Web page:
LifeNews: The Daily Telegraph this weekend reports on a new expert study which has raised fears that some clinics may be offering techniques that put the embryo at risk for their own profit. The review, carried out by Dr Justin McCracken, the former head of the Health Protection Agency, highlighted a new technique, known as Pre-Implantation Genetic Screening (PGS), as one which is possibly being offered inappropriately for commercial reasons.
Pew Forum: Asked whether abortion is morally acceptable, morally wrong or not a moral issue, only about a quarter of U.S. adults (23%) say they personally do not consider having an abortion to be a moral issue, according to a survey by the Pew Research Center. Twice as many Americans (46%) say this about using in vitro fertilization.
Rebecca Hagelin at Townhall: “Wendy” wonders about her dad. Who is he? Does she look like him or share his personality quirks? Does he want to know her? Will he reject her if she reaches out? After all, he fathered under the assumption that he’d never have to know her.
Alana S. Newman at Public Discourse: We’ve created a class of people who are manufactured, and treat them as less-than-fully human, demanding that they be grateful for whatever circumstances we give them. While fathers of traditionally conceived human beings are chased down and forced to make child support payments as a minimal standard of care, people conceived commercially are reprimanded when they question the anonymous voids that their biological fathers so “lovingly” left.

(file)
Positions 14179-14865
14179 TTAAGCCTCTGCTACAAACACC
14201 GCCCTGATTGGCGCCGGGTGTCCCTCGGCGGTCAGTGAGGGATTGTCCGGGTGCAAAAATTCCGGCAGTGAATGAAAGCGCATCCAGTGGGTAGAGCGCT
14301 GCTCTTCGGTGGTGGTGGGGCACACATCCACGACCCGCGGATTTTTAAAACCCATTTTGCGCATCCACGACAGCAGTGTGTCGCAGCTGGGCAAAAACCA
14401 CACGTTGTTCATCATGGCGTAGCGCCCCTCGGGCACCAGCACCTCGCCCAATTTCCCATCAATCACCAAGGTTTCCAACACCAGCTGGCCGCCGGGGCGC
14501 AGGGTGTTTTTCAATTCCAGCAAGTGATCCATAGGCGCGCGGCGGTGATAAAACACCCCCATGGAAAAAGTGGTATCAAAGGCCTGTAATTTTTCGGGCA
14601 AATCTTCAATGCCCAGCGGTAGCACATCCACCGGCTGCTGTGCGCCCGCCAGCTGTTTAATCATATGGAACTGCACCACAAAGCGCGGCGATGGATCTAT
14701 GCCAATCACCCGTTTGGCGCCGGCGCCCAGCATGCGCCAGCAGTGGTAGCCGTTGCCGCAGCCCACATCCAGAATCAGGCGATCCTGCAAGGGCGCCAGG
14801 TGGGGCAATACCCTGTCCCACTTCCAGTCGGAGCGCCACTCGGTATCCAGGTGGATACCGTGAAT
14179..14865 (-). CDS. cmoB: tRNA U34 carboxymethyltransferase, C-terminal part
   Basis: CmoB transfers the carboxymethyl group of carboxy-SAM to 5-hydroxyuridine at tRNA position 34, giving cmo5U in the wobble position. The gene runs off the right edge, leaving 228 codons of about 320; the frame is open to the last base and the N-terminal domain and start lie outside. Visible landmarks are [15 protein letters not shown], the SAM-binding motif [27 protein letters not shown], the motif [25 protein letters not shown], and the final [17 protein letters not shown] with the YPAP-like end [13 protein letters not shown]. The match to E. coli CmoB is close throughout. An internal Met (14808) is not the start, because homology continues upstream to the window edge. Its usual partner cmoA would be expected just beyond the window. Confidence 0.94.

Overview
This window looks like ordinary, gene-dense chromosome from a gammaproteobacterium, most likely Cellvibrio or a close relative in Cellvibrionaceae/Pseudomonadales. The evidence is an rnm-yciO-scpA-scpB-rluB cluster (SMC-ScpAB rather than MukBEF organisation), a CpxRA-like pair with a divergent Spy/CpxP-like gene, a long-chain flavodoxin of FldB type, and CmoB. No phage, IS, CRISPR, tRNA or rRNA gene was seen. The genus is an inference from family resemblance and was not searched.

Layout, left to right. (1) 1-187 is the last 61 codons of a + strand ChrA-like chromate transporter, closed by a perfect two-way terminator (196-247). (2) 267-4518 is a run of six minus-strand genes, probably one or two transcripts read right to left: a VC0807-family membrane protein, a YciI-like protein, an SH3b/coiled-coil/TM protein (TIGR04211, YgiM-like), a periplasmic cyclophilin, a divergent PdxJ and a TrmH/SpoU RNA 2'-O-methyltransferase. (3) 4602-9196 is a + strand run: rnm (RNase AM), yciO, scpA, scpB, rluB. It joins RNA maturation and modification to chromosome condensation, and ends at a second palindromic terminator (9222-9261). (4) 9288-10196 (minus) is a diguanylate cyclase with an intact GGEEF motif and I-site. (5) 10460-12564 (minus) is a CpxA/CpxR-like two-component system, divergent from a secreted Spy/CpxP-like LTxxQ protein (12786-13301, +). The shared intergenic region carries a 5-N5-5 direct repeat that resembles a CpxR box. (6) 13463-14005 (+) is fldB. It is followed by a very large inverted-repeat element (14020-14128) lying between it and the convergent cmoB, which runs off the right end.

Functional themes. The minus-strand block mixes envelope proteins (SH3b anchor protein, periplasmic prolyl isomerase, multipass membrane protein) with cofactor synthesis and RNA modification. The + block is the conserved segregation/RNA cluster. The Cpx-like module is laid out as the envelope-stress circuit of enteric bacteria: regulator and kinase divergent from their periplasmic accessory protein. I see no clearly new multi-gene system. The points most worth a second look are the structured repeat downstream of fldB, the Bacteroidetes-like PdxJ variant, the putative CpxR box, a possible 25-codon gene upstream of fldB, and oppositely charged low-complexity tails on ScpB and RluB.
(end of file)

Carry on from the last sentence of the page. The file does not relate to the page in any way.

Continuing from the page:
Harvard Law Bill of Health Blog: hould a man who donates his sperm to a woman so that she can have a child through medically assisted reproduction later be able to claim parental rights to any resulting child? Would your answer change if the man and woman had an on-again off-again romantic relationship in which they tried for years to conceive “the old-fashion way” before turning to assisted reproductive technologies (ART)? How about if the couple briefly reconciled after the child was born during which time the man grew increasingly attached to his biological son? These are the questions now wending their way through the California judicial and legislative systems.